Privacy by Design

Jan 7, 2021 | Privacy

In his seminal 1965 book, Unsafe at Any Speed: The Designed-In Dangers of the American Automobile, Ralph Nader accused American car manufacturers of not only being reticent to introduce safety features, but purposefully designing in features that created unsafe conditions. The Chevrolet Corvair, which Nader called “a one car accident,” became the poster child of this “designed-in” lack of safety.

Nader’s advocacy led to the introduction of automobile safety regulations – most famously seatbelt requirements – that were roundly unwelcomed by the auto industry.

Until safety was recognized as a competitive advantage.

Volvo for example, made safety their core brand. A competitive differentiator. (Volvo having invented the 3-point seat belt, gave their patent away in 1959.) The journey from regulation to competitive advantage became true of other mandates like MPG ratings, crash ratings, and other safety ratings, which are also now key selling points. No longer compulsory functions of regulatory compliance, they are features and value-adds. There is every indication that data privacy is best viewed in this light.

Data Privacy is the New Competitive Advantage

It is already the case that an organization’s data protection (i.e., cybersecurity) and data privacy posture (increasingly viewed through a social advocacy lens by consumers) can greatly enhance or devalue its brand and have a real dollar impact. This will surely only increase over time.

While the passage of proposition 24 ― the California Privacy Right & Enforcement Act (CPRA) ― details monetary damages for companies whose data use runs afoul of the new regulations, even the perceived unethical or exploitive use of consumer data is likely to become increasingly damaging to brand and revenue.

Given the sophistication and relentlessness of attacks by state-sponsored hackers, consumers may forgive a data breach, particularly if the response is handled well. And companies, cognizant of their own vulnerability, do not comment on another’s misfortune in this regard. But exploitation of consumer data and crossing that “creepy line?” This is a self-inflicted wound. One that consumers are increasingly less likely to countenance or forgive. And it is one that competitors will be happy to exploit:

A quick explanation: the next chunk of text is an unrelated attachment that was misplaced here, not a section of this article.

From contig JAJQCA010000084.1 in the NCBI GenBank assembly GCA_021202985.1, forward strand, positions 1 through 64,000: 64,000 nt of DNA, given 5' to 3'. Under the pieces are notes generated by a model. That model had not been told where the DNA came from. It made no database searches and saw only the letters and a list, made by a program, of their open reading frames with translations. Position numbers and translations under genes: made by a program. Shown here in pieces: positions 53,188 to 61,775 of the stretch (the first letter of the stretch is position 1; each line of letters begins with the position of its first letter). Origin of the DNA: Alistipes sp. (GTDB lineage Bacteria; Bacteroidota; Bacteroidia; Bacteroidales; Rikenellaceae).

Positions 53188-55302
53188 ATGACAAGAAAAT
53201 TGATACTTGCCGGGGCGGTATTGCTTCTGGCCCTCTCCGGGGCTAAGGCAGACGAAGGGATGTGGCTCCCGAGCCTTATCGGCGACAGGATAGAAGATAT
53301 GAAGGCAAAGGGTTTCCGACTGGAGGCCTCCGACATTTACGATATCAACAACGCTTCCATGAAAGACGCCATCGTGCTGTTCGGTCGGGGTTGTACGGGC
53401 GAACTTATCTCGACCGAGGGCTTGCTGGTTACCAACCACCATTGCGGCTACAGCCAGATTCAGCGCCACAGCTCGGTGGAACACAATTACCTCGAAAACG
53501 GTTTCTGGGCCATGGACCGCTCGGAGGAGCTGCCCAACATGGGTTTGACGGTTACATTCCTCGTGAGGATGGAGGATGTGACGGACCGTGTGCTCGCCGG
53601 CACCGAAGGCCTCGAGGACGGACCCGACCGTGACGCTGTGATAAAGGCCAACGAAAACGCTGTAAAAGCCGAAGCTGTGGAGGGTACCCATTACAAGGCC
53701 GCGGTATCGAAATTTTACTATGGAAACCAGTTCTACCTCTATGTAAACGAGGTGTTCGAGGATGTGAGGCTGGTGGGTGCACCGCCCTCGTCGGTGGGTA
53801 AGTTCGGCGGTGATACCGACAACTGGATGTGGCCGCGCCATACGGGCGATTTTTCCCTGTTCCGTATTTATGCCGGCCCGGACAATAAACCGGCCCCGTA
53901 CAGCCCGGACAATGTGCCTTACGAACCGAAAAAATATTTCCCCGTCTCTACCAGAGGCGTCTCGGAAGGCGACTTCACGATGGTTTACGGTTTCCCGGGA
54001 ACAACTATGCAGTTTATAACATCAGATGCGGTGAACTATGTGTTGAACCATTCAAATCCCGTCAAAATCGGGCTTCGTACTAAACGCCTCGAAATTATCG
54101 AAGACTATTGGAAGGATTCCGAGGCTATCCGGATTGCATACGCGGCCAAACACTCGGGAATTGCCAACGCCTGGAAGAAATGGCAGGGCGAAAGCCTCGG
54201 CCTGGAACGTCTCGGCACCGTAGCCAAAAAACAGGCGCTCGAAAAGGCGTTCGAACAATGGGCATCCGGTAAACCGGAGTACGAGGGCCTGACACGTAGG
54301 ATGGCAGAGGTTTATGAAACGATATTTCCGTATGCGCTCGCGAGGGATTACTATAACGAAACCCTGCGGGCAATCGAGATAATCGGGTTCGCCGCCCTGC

“When Google and Facebook — two of Apple’s largest competitors — were under fire for exploiting customer data, CEO Tim Cook saw an opportunity to turn privacy into a competitive advantage.

The tech giant rolled out a suite of new privacy-maximizing features…[and] updated its privacy page to better showcase how its flagship apps are designed with privacy in mind. This doubling down on privacy took center stage in the company’s marketing campaigns, too, with “Privacy Matters” becoming the central message of its prime-time air spots and its 10,000+ billboards around the world.” ―Andrade-Walz

Walz’s article is aptly named “Privacy is the New Competitive Battleground.

We are at an inflection point in the U.S. concerning the collection, retention, use, and monetization of consumer data. In just two years we have seen: the introduction of the California Consumer Privacy Act (CCPA); the passage of Proposition 24 (CPRA); significant (and market disruptive) privacy features introduced in Apple’s iOS 14; the Facebook-Cambridge Analytica scandal; Facebook’s introduction of Limited Data Use (LDU) and adoption of the option of acting as a “service provider” (pursuant to the CPRA definitional constraints); and Google announcing that it will no longer accommodate third-party cookies effective 2022 disrupting what is widely considered the most lucrative of all digital marketing schemes; and myriad high-profile data breaches.

What was once the sole province of digital marketers, policy wonks, and legislators, has now become highly relevant to consumer opinion. And it is impacting engagement and spend.

The Dollar Value of Data Ethics